Merging

So, today we’ll be talking about merging onto highways.  A fair number of problems on the highway could be solved if people knew how to merge properly.  The rest are fixed through knowing proper lane assignments.

Here, I’m just going to talk about regular highway merging.  Construction zone merging and other such stuff can be solved in sentences, not pictures:  take turns and don’t be the dick that tries to speed to the front of the line.  It’s still going to take forever no matter where you are.

Back to my point.  In essence, merging is just changing lanes.  Only difference is that your lane is ending soon.

Let’s just start with some basics.  For the love of all that is holy, DO NOT TRY TO MERGE ONTO A HIGHWAY GOING 45 MILES PER HOUR!!!!!!!  (unless traffic is moving slow, then fine, but under normal circumstances, don’t ever do that.  It doesn’t work and pisses off everyone else trying to merge behind you.)

So, let’s diagram this.

image

If you happen to be the white or blue car in this situation, move into the other lane.  It’s common courtesy to move out of the lane that people are trying to merge into when you can.  You then move back into the right lane once you’ve passed the  merging cars.

If you are the black or red car in this situation, your goal is to get up to speed.  The purpose of an on-ramp is to give you ample time to get up to highway speeds… so use it!  It is so aggravating to be behind someone cruising down the on-ramp at a steady 40 mph when traffic is clearly going 20mph faster.

Now, if merging was always that simple, there would be no need for this post and life wouldn’t suck.  Well, that’s a bit of a stretch, but still.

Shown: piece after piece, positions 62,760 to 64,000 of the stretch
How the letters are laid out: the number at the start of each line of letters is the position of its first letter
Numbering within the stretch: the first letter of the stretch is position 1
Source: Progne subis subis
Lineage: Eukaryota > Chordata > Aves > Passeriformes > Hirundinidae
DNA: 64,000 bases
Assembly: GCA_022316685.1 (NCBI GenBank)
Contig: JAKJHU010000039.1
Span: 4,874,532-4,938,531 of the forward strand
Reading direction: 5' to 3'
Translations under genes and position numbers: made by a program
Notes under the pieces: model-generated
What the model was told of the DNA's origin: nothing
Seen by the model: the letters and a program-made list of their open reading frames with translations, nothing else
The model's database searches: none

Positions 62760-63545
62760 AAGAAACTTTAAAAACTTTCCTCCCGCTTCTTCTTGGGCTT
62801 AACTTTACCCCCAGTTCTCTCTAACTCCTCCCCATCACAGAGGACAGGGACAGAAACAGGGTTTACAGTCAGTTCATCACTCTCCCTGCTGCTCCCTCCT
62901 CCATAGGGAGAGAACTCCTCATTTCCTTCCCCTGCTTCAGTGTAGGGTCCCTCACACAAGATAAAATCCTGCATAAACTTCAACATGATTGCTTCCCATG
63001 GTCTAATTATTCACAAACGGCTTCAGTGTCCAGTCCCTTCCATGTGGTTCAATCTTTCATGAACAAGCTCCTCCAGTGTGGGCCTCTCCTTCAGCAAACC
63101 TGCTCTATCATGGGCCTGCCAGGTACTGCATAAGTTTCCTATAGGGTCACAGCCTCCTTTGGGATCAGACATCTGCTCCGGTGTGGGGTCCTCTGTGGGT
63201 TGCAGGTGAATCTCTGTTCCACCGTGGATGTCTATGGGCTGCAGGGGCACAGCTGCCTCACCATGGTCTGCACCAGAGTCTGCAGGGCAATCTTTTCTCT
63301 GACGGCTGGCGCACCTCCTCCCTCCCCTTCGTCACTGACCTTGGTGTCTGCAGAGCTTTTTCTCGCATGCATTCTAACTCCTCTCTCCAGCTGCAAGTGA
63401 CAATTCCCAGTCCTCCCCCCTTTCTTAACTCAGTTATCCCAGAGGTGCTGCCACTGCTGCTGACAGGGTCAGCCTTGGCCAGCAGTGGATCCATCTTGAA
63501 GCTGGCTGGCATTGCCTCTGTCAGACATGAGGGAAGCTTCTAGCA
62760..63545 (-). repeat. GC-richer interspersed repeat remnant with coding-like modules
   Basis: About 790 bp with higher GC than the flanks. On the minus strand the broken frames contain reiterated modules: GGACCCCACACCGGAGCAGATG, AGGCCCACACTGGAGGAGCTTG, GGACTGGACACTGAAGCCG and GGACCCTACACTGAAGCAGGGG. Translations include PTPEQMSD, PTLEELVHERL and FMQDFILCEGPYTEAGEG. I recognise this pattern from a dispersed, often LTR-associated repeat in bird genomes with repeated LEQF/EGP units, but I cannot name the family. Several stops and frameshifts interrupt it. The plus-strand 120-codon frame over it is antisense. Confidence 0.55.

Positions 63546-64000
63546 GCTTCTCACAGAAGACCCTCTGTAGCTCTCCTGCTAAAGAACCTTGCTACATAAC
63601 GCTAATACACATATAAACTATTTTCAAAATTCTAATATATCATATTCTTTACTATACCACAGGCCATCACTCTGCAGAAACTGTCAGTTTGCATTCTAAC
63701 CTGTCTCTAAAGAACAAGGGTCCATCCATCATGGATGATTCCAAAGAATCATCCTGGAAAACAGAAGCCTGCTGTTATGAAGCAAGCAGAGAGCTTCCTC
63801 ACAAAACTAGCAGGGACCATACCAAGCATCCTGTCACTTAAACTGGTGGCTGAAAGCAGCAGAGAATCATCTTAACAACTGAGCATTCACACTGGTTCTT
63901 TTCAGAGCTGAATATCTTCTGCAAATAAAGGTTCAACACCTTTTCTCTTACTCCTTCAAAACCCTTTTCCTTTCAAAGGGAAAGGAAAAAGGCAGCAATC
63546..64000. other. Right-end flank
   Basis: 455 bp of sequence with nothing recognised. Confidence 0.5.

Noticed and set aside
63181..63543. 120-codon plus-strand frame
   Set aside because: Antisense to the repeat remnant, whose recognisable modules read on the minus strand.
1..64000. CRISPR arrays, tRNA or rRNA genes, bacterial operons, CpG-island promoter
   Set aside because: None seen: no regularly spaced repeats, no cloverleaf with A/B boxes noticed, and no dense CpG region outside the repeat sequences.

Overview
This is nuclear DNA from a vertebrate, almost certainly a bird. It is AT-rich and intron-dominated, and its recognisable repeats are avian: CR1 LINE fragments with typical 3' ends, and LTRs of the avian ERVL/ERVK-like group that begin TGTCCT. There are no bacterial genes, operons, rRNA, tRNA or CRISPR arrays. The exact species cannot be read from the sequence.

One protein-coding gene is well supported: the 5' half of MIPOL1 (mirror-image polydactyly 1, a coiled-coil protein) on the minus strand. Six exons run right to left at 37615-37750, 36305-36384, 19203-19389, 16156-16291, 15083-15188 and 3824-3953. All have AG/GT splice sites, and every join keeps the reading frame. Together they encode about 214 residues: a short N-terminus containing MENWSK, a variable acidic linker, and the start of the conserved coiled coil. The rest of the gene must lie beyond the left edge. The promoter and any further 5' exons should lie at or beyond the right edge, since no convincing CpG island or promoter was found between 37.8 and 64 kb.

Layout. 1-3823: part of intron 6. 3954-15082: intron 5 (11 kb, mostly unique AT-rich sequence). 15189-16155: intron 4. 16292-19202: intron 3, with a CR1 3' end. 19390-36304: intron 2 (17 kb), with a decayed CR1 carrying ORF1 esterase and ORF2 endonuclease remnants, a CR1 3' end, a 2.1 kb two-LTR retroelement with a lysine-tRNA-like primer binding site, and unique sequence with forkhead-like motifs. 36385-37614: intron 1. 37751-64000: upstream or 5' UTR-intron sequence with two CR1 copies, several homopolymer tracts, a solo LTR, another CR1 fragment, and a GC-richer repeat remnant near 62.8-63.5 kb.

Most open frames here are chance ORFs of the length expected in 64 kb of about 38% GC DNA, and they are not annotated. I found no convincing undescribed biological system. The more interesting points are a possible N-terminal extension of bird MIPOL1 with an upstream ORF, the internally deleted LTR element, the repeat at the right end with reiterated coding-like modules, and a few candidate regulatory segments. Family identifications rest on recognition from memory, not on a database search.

image

“difficult” merging doesn’t have to be that difficult.  As you probably didn’t notice, there is no speed limit and no one has an indicated speed.  These rules apply at any speed.  Whether traffic is steadily moving at 55, 65, or 6 miles per hour (though I doubt there’d be gaps going 6 mph) these are rules to go by to assure a safe merge.

At the number 1 diamond thing, you want to be checking the road.  Quick glances at the lane of interest are best–don’t run off the road, that’s bad.  It’s the “gathering intel” stage of the merge.

Orange diamond number 2 is planning. *start signalling*  After you have collected information about the lane, it is time to adjust your speed (reasonably… not slowing down to 30 until something opens up) so that you can seamlessly move into the space that you found.

Several spaces are circled in magenta (or pink for those who didn’t grow up with a 64 box of crayola crayons).  Some of them are a bit tight, others have more space.  Depending on the size of your car, you should plan to hit one spot over another.

Again, the people in the right lane have responsibilities too.  Driving is a group activity as much as each of us doesn’t want it to be.  The green car is able to move into the left, so it should do so.  The other cars are unable to move into the left lane, but they can still slow down or speed up to create openings for cars merging into the lane.  (some people don’t appreciate when you allow them to merge in front of you though… I’ve gotten the middle finger for doing this.  I hate people.)

Anywho, it’s a bit of a difficult dance sometimes when merging into heavy traffic.  Some people merging don’t get the hint that there is a space being created next to them that they can easily take, and then there’s people that for some reason will not for the life of them have someone merge in front of them.  Other times no one is cooperating and you basically have to cut someone off to get on the highway (D.C., I’m looking at you.)

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One thought on “Merging

  1. Pingback: You can’t make everyone happy | Where Did You Learn How to Drive?

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